The Future of Food – Is Urban Agriculture A Solution?
With bursting populations and high food prices, the food security of urban dwellers is approaching a crossroads
By Nisha Kumar Kulkarni
May 19, 2011
Sustainability, however, remains a challenge for urban agriculture, as does its scalability.
“People throw around the word ‘sustainable’ a lot in our field,” says Peters. “Urban agriculture is absolutely sustainable in the sense that it does not require the inputs of fossil fuels or chemical fertilizers.”
But Peters goes on to acknowledge the constraints of the model. “It is unlikely that urban agriculture can ‘sustain’ an entire city population like Mumbai’s. We do the majority of our urban gardening on rooftops and terraces. Other cities that have more land mass may be able to pull it off. Ninety percent of Havana’s fresh produce comes from local urban farms and gardens, for example.”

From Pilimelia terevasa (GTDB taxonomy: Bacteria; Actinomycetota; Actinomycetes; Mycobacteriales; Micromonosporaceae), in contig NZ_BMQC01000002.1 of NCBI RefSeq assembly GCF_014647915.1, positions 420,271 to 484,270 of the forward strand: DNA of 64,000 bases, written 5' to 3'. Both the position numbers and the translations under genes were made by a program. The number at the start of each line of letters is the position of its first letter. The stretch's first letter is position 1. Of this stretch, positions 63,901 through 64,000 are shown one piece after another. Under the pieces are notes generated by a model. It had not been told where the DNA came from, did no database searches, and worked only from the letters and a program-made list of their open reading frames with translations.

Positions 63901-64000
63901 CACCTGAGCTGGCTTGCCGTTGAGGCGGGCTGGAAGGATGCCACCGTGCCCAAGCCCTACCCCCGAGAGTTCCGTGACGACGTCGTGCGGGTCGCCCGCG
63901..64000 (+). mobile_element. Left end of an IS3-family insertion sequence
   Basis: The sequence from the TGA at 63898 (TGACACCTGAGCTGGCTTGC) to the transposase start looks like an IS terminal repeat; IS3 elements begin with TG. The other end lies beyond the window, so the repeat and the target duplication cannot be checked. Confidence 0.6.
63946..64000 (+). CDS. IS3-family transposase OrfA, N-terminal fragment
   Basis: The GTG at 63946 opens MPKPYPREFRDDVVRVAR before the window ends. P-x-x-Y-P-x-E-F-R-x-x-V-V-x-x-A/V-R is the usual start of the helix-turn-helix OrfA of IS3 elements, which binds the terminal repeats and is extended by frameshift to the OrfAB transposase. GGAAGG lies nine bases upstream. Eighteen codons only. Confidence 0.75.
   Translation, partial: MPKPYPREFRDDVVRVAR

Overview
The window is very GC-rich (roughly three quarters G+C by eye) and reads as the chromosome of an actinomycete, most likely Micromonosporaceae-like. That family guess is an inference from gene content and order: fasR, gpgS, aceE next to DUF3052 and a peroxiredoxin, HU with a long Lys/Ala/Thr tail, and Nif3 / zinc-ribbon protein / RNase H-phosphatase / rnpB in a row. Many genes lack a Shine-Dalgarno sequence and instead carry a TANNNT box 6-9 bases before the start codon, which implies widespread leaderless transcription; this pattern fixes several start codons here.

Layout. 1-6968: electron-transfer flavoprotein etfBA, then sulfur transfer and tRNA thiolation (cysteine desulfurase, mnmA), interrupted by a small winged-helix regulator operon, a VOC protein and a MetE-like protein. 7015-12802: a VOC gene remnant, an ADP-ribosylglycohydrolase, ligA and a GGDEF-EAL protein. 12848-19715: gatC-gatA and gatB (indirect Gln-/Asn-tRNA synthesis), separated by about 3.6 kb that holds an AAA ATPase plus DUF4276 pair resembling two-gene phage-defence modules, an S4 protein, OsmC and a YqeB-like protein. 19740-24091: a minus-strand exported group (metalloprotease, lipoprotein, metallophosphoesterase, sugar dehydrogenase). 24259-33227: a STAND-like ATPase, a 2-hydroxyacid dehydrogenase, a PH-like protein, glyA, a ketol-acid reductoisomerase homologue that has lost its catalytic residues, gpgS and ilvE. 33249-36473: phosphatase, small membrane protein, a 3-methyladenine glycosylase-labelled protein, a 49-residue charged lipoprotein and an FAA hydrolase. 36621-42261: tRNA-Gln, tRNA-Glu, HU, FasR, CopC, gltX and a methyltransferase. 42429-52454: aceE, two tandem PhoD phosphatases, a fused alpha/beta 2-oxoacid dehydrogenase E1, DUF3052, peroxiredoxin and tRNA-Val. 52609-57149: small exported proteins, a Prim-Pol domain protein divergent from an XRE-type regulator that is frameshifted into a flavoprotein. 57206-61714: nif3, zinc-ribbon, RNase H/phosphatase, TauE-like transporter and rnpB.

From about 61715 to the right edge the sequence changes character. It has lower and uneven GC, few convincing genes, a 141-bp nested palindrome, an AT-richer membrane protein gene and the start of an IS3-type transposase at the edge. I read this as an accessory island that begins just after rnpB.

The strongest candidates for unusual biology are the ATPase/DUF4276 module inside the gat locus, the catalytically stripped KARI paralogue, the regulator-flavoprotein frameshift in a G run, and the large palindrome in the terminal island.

“People in Mumbai have been extremely receptive to the urban gardening movement,” says Peters. “We want to work with a cross-section of Mumbai residents. We want every window grate to be growing something edible. We want people to think of growing food before they think of growing ornamental plants. We want to look out and see green, edible landscapes.” To date, Fresh & Local is working towards that goal steadily: in less than a year, it has held numerous workshops at the Bombay Hub for more than 180 people interested in urban agriculture and gardening.